Visitors come from all corners of the Earth to marvel at the majesty of Arches and Canyonlands National Parks, along with the other scenic parks and public lands that surround it. As a result of that popularity, property and housing costs are on a constant rise in Moab.
A lack of affordable housing isn’t just an issue in Moab, but seems to be a trend across the country, where many families live paycheck to paycheck, and the thought of owning a house doesn’t seem within their reach. The American dream seems to fade away from the grasp of the working class, and is seemingly next to impossible for families with a low income. More than 50 percent of Moab’s workforce is at or below low income, and the rentals that are available have monthly rates in excess of $1,200, which makes it hard for residents to make ends meet.
What if there was a program that would allow you to put your hard work into building your home and having some of the cost absorbed by that work? Does a “Sweat Equity” program exist?
Enter the USDA’s program known as the Mutual Self Help Housing Program. This program offers USDA loans exclusively for low-income families in order for them to become homeowners. These families would otherwise not be able to buy a home in the conventional loan process, especially with homes that average over $350K in the Moab area.
New homeowner and participant of the USDA Mutual Self Help Program, Dustin Roberts, said, “There really weren’t that many options in town for a house. There was an old complete fixer-upper that needed A LOT of work, a really expensive house that didn’t need that many repairs, and one that was way out in the valley. Then there was this option, and for a great price, we have a new house. It took about a year, and it was a lot of hard work, but it’s great.”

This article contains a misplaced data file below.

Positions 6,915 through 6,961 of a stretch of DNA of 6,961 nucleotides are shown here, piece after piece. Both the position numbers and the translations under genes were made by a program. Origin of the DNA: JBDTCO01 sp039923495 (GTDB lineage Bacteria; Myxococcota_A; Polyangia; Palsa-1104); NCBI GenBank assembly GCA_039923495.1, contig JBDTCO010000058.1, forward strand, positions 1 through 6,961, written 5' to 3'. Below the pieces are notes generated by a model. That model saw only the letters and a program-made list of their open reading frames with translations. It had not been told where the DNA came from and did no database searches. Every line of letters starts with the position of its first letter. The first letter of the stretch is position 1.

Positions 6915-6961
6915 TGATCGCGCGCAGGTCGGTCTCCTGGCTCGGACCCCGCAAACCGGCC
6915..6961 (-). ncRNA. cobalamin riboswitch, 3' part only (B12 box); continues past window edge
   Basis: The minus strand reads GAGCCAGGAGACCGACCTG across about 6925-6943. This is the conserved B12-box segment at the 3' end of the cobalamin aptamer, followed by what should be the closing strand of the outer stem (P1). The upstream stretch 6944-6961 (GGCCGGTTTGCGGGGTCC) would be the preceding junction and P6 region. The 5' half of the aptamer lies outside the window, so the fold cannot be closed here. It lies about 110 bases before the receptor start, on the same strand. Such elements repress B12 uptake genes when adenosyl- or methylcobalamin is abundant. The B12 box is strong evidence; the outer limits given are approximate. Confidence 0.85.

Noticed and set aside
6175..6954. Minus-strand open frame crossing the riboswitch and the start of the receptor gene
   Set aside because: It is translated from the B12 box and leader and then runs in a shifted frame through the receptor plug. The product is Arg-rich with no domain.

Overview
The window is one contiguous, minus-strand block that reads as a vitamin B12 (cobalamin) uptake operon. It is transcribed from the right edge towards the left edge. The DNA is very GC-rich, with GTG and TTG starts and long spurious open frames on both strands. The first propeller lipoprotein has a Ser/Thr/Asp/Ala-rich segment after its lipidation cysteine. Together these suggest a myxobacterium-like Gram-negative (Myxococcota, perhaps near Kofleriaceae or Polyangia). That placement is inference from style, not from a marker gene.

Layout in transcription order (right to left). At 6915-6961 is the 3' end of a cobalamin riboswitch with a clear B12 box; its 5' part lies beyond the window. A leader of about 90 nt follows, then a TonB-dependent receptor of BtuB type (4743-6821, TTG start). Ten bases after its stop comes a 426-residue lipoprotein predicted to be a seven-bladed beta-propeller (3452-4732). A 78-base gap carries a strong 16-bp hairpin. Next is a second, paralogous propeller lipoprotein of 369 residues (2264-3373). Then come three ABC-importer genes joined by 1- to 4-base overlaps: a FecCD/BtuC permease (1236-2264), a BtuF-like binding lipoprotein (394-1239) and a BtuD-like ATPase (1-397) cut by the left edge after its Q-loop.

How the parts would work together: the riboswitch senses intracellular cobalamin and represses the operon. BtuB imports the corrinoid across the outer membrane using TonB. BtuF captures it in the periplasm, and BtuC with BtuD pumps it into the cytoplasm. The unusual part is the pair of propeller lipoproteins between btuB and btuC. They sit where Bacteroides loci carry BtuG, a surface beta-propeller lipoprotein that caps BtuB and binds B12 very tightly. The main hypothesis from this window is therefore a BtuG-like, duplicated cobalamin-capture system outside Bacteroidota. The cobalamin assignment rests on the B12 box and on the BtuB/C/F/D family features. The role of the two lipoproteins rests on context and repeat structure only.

In the Mutual Self Help Program, once approved, a family commits to 30 hours of work per week towards building their home. There is no experience needed because they are given guidance by a construction supervisor or construction assistant. This helps them gain ‘sweat equity’ in order to adjust the cost of the house by the amount of work they put into their future home. Tasks can include painting, roofing, trim, floor installation, and other finishing work. The best part of the program is that you don’t need to have previous construction experience to participate because qualified contractors complete the foundation, framing, electrical, plumbing, heating, and cooling systems.
Dustin reflects on the experience of building the couple’s home. “The process was a little hard because I had to work my full-time job to pay bills, so it was my wife who did a lot of the 30 hours of required work per week. We had friends and family that helped out, too, but they had their own lives that they had to focus on. It was a stressful year, but it was well worth it.”
Interest rates can be as low as 1% and are fixed throughout the loan term. There is no down payment required, and loan terms range for more than 30 years. Best of all, friends and family can volunteer to help you with the weekly hour requirement.
For example, if you and your extended family of nine can work for three hours on a Saturday, your 30 hours are done for that week, or if you and a friend work for 5 hours together, you put a 10-hour dent in your weekly work requirement.
There is a minimum annual household income of $30,000 that includes everyone in the household, and a maximum annual income of $56,900 (family of 1 to 4) and $75,100 for a family of five to eight.
There are requirements that have to be met, and some may seem difficult, but when asked how successful the Mutual Self Help Housing Program is, program manager Jenna Whetzel said, “It’s definitely a difficult program. It’s difficult for people who are working full-time and have a family, and to give up 30 hours of time per week for nine months to a year, but it is worth it in the end. It’s a great program that helps low-income homeowners that otherwise might not be able to [afford a home]. I’d say everybody that embarks on this task of building their own home becomes homeowners, and I’d say it’s very successful.”
The task of increasing affordable housing in the Moab area remains a contentious issue, but one in which local residents and officials are working together to fix.